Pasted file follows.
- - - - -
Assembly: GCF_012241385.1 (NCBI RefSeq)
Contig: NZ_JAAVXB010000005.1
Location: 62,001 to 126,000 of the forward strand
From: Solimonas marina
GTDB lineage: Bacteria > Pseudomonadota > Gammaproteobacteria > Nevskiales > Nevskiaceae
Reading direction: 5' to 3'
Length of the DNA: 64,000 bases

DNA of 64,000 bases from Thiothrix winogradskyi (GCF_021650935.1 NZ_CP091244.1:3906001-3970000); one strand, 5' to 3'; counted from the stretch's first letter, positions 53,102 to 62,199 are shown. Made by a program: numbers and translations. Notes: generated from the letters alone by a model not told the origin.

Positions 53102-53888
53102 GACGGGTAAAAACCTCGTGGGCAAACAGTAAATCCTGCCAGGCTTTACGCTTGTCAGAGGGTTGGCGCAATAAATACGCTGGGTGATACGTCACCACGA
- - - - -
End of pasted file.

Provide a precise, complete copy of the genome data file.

Assembly: GCF_012241385.1 (NCBI RefSeq)
Contig: NZ_JAAVXB010000005.1
Location: 62,001 to 126,000 of the forward strand
From: Solimonas marina
GTDB lineage: Bacteria > Pseudomonadota > Gammaproteobacteria > Nevskiales > Nevskiaceae
Reading direction: 5' to 3'
Length of the DNA: 64,000 bases

DNA of 64,000 bases from Thiothrix winogradskyi (GCF_021650935.1 NZ_CP091244.1:3906001-3970000); one strand, 5' to 3'; counted from the stretch's first letter, positions 53,102 to 62,199 are shown. Made by a program: numbers and translations. Notes: generated from the letters alone by a model not told the origin.

Positions 53102-53888
53102 GACGGGTAAAAACCTCGTGGGCAAACAGTAAATCCTGCCAGGCTTTACGCTTGTCAGAGGGTTGGCGCAATAAATACGCTGGGTGATACGTCACCACGA